13. Laurel says:

    I did email the Congressional aides as suggested– This is a response I received from one that works for a PA Rep that VOTED for the CPSIA….

    Subject: Re: Request for Advice- Recent legislation
    Date: Tue, 20 Jan 2009 02:00:45 -0500

    When the new world order come in tomorrow, you can express outrage. But before you get “outraged” give us a chance to do something. Otherwise REMOVE ME from any “outraged” lists. Change is coming, let it happen before you hate your government again.
    Sent from my BlackBerry Wireless Handheld

  14. Joanna says:

    I read the letter and couldn’t find any mention of a small business exemption, either. The issues covered are “(1)Applicability of testing and certification requirements to certain children’s books and certain children’s apparel; (2) Guidance to resellers of children’s products such as thrift and consignment stores; (3) Component part testing; and (4) Guidance to small business generally.” In the brief section addresing (4), the letter mentions “education” and “outreach” but says nothing about exemption.

    Guidance to small business would be a good thing, no? Providing clarification and guidance to help small companies comply? I don’t see the problem there. And it says nothing whatsoever about micro-sized business, just small. The law, right now, is skewed in favor of big business in that only they have the resources to be able comply; reaching out to small business not with an exemption but with clear directions about the “legal and practical implications of the law,” how is that not a good thing? I just don’t see where the issue with that is.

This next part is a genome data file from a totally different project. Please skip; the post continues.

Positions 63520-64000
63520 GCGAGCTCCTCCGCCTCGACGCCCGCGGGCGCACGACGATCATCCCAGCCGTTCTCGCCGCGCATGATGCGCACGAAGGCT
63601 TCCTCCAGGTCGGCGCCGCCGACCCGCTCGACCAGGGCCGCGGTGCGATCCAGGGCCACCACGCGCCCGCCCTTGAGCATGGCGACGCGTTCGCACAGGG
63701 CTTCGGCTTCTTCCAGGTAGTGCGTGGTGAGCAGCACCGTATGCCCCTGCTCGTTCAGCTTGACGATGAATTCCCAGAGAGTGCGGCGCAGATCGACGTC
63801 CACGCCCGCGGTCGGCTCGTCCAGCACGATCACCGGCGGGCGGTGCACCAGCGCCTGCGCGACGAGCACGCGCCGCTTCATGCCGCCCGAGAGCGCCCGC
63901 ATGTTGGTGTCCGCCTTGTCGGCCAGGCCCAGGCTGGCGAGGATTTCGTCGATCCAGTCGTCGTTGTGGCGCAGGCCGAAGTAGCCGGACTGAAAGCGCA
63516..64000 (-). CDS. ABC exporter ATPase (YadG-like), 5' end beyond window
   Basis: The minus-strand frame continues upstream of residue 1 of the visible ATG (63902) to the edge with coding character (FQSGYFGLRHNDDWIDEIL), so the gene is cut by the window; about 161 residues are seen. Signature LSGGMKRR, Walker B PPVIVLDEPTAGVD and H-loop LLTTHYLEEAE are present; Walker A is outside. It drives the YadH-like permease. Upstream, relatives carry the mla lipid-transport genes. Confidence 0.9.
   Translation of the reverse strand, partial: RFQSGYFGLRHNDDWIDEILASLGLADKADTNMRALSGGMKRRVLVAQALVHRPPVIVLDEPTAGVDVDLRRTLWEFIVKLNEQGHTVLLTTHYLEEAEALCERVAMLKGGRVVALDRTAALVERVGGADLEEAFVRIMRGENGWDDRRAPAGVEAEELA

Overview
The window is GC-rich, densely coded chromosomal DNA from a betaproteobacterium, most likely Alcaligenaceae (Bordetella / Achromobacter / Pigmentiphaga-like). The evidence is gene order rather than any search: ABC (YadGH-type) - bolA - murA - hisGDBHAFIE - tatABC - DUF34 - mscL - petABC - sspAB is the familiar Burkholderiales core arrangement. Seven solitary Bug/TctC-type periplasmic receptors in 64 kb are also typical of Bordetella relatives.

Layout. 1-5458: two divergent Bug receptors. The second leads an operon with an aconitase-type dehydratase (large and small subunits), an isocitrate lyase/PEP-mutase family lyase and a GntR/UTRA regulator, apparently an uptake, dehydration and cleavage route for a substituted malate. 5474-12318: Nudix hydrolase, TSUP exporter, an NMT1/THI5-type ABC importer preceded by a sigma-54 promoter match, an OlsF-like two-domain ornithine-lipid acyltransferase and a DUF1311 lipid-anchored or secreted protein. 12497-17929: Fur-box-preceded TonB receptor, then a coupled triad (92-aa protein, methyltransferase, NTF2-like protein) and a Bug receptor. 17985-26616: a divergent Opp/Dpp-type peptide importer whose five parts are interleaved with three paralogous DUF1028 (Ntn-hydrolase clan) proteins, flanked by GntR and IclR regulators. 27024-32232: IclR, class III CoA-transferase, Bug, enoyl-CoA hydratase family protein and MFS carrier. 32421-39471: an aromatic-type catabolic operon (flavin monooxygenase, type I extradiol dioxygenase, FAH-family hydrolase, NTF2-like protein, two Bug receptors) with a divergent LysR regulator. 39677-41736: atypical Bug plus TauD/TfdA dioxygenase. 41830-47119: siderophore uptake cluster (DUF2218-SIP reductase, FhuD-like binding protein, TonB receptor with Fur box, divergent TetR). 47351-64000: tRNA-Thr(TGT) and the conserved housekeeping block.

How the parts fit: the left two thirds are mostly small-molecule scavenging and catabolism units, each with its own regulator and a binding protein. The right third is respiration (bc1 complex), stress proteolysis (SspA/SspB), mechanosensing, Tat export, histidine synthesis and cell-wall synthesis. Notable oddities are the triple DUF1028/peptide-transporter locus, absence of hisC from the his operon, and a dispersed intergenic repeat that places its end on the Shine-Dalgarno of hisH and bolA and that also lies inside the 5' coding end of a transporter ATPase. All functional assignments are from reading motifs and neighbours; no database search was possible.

15. Kathleen says:

    Joanna and KK are absolutely correct. I’m guilty of having got caught up in the rampant calls for exemptions permeating the web -as this letter has been interpreted to imply- meaning a toe hold in the door. The rhetoric and calls for small business exemptions -particularly from one organization I won’t mention- is deafening. My three points remain intact in spite of my oversight

    1. The letter was a classic bait and switch strategy as well as passing the buck onto CPSC.
    2. Do not rest easy or let them off the hook just because they’ve expressed “concerns”.
    3. A small business exemption helps nearly no one.

  16. Jody says:

    The ONLY changes that will allow me to survive (short of Congress scrapping the whole law and starting over as Rick Woldenburg suggests and with whom I do agree) are:
    1) An exemption for textiles with colorants/dyes (not classes of products, but classes of materials and textiles with surface coatings which would be subject to the lead in paint regs anyway)
    2) components testing, which would allow me to test those items I might use that could reasonably pose a risk to children (painted buttons, zippers, etc.)
    3) supplier certifications (which would allow me to identify and select compliant supplies from reputable suppliers)

    It will take all of these changes for me to survive this (i.e. to conduct my business legally). I am a micro-manufacturer that uses lots of different materials in a given style and produces very small lots. Still, if the above changes were to be made, I could survive. I can purchase buttons, zippers, elastics, etc. in sufficient quantities such that I can spread the cost out over numerous styles if necessary to afford their testing. It is the testing of my textiles that is going to kill me.